We have a variety of ongoing research projects, as well as a lively seminar series and other events, and various visiting researchers throughout the year.
See also CELL's research projects.
Baroque Latinity (May 2019 – March 2022)
Our network, Baroque Latinity, aims to engage with the current revival of Baroque studies by addressing Baroque both as a literary style, one that distorted the norms based on the Greeks and Romans that had been systematized in the Renaissance, and as an artistic period, a complex stage in the development of post-Renaissance classicism.
Book Owners Online (2019-2020)
Book Owners Online (BOO) is a directory of historical book owners, with information about their libraries, and signposts to further reference sources. It covers English seventeenth-century owners – people who died between 1610 and 1715 – with the potential to be expanded.
Funded by the Centre for Critical Heritage, this symposium interrogated the forms, state and meanings of academy archives from multi-disciplinary perspectives, in relation to broader issues of cultural heritage relating to early modern Italy.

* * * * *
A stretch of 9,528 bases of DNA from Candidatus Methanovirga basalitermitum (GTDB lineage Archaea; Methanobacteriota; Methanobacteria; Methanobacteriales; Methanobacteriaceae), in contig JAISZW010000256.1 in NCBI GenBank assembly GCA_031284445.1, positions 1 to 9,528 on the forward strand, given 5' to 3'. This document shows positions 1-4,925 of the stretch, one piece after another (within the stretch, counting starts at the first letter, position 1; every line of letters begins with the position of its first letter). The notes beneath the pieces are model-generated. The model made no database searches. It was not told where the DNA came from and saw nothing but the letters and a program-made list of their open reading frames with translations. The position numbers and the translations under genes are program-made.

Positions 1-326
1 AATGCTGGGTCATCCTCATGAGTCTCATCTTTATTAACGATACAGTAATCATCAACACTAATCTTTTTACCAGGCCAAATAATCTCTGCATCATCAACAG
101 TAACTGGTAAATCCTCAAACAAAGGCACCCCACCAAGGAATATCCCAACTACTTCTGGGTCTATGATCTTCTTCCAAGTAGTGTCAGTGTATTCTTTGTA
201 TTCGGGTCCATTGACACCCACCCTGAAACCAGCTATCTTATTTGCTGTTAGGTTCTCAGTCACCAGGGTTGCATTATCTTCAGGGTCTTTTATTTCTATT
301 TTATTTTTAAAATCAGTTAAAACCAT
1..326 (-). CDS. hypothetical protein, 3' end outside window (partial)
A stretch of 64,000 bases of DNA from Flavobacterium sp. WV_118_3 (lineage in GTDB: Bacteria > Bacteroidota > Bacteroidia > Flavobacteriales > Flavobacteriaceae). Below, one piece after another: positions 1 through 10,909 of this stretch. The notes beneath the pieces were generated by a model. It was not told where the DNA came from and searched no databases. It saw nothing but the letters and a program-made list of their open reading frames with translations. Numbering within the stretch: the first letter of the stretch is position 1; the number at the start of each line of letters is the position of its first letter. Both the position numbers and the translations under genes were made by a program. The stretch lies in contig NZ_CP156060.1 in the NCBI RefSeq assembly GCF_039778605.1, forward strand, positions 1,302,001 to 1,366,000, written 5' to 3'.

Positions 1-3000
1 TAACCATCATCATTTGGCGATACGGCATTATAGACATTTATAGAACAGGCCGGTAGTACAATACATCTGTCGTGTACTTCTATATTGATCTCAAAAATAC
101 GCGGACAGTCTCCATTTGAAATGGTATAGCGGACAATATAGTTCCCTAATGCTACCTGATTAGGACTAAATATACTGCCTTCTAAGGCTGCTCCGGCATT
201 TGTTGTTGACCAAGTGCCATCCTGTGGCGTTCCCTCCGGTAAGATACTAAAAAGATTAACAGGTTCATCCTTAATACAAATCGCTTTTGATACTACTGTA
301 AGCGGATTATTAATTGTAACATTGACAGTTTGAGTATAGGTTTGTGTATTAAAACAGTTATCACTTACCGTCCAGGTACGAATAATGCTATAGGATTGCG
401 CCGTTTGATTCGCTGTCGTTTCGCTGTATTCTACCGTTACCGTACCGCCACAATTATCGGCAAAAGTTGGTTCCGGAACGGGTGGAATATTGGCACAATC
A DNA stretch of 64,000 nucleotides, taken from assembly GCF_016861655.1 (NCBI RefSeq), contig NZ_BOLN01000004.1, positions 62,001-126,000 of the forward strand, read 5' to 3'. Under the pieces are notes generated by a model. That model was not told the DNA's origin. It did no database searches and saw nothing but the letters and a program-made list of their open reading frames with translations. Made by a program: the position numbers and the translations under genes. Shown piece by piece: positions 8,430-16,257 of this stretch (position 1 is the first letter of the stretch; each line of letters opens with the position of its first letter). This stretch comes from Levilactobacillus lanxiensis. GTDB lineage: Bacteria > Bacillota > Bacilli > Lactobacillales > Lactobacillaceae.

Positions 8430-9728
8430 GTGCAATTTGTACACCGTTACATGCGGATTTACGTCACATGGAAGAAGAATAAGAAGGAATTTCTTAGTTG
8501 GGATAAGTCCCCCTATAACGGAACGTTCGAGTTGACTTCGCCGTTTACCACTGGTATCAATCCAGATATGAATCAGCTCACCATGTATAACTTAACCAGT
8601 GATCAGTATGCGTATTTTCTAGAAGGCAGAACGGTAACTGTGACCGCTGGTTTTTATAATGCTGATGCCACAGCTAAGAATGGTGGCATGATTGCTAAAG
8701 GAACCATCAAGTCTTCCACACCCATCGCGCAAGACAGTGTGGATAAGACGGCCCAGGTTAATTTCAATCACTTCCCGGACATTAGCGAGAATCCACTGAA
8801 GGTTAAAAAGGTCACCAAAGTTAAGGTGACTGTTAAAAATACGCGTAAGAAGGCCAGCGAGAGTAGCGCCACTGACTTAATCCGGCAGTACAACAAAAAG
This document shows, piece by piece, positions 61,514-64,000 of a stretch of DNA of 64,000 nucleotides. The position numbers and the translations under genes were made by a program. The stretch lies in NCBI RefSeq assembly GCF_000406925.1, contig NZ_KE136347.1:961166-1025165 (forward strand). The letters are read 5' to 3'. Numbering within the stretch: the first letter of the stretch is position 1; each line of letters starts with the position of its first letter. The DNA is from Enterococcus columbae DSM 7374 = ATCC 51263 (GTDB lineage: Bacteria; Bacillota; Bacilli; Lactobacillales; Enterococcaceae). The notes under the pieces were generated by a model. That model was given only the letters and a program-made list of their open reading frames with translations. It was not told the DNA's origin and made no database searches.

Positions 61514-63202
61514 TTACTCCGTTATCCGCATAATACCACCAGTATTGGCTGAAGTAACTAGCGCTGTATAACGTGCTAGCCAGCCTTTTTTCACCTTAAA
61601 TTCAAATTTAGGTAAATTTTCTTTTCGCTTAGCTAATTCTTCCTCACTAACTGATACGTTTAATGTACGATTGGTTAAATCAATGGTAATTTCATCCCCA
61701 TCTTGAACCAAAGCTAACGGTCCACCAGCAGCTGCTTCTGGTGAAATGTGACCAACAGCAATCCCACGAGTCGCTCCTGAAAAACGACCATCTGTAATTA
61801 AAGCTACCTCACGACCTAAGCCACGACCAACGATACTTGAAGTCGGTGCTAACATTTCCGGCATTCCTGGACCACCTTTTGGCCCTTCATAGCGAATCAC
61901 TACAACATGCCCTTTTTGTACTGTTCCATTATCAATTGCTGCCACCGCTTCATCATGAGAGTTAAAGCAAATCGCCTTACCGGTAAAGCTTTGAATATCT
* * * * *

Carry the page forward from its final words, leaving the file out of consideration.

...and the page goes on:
The Archaeology of Reading in Early Modern Europe (July 2014 - January 2019)
Exploring historical reading practices through the lens of manuscript annotations preserved in early printed books.
The Black Legend and Spanish Identity in Golden Age Theatre 1580 - 1665 (January 2013 - December 2016)
The Centre was one of five institutions alongside the Universities of Amsterdam, Basel, Munster and Pamplona participating in a project on the ways that Spain responded to the leyenda negra after 1580. It was funded by Holland's NWO under their Internationalization of the Humanities scheme and will run from . For further details contact Alexander Samson.
Seventeenth-Century Fiction: Text and Transmission (September 2012 – August 2013)
Three members of the Centre (Isabelle Moreau, Thibaut Maus de Rolley and Alexander Samson) participated in this project funded by the British Academy, which sought to examine the transnational exchanges that drove forward the development of new forms of prose fiction. See the blog for more details.
AHRC-funded project with the British Library and Royal Holloway. See the British Library database.